Twisting the knife, a little further, the new Tory leader made it clear who she didn't support, "those people in positions of power who behave as though they have more in common with international elites than with the people down the road" or the commentators who "find your patriotism distasteful, your concerns about immigration parochial, your views about crime illiberal."

If Margaret Thatcher was the grocer's daughter, Ms. May is very much the vicar's daughter and she is a reminder that small-town conservatism can be as much about the values of the pulpit as those of the cash register. She has cast her political net wide to capture disgruntled Labour voters who hate the metropolitan student radicals who have seized control of the Labour Party, and she doesn't care if in doing so she alienates City of London financiers, international business class travellers, sophisticated urbanites or anyone who employs lots of people. On the eve of her conference speech, The Times newspaper revealed a government proposal to force businesses to reveal the numbers of foreign workers they employ , a policy dubbed "name and shame" that would force employs to and prioritize "British" job applicants.

No surprise that the business community is horrified but, tellingly, the leaked story has not been denied. Instead of retreating, Ms. May struck out at swaggering multinationals: "If you believe you're a citizen of the world, you're a citizen of nowhere. You don't understand what the very word 'citizenship' means."

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The rhetoric will play well in the North of England and the Midlands, where she made her speech, but in London, a city almost eight times the size of its nearest British rival and the motor of the U.K. economy, it doesn't make much sense. If London works, it is because it is the great meritocratic society that Ms. May would claim to support. More than a third of Londoner's are foreign-born and the city voted overwhelmingly to remain in the EU; it is a place where citizenship is often in transition, where your résumé, not your passport, is the document that really matters. The Mayor of London, Sadiq Khan, is one example, the son of a Pakistani bus driver. In a recent interview, he admitted that he had thought, half-jokingly, after the Brexit vote, about supporting a referendum for London's independence.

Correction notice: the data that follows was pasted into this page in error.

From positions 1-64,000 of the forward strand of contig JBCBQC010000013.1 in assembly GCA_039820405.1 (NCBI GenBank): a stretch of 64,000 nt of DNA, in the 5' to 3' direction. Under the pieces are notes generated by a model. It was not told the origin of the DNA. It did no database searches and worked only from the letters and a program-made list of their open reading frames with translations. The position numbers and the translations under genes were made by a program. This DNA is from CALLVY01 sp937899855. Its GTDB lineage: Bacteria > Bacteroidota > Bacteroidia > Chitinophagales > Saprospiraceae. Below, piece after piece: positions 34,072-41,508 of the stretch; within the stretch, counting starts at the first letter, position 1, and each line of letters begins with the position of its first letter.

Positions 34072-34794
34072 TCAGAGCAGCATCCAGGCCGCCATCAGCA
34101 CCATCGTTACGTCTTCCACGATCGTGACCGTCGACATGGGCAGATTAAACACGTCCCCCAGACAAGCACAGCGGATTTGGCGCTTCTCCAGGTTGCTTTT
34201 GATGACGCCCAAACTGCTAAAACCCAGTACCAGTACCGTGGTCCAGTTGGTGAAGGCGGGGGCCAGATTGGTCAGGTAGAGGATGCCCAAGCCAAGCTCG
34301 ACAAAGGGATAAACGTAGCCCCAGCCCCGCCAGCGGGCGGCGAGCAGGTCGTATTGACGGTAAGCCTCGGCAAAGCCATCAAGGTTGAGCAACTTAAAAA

But in Ms. May's world, money, talent, skills, success or even ambition are not the measure. What matters is where you belong; in her deglobalized, carved-up world, of small-town patriots, the real question is citizenship. Where is your loyalty, which team do you support, whose side are you on?

Carl Mortished is a Canadian financial journalist based in London.

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About the Author

Carl Mortished is a Canadian financial journalist and freelance consultant based in the U.K. With a career spanning investment banking, journalism and consulting for global companies, he was for many years a financial writer and columnist for The Times of London. More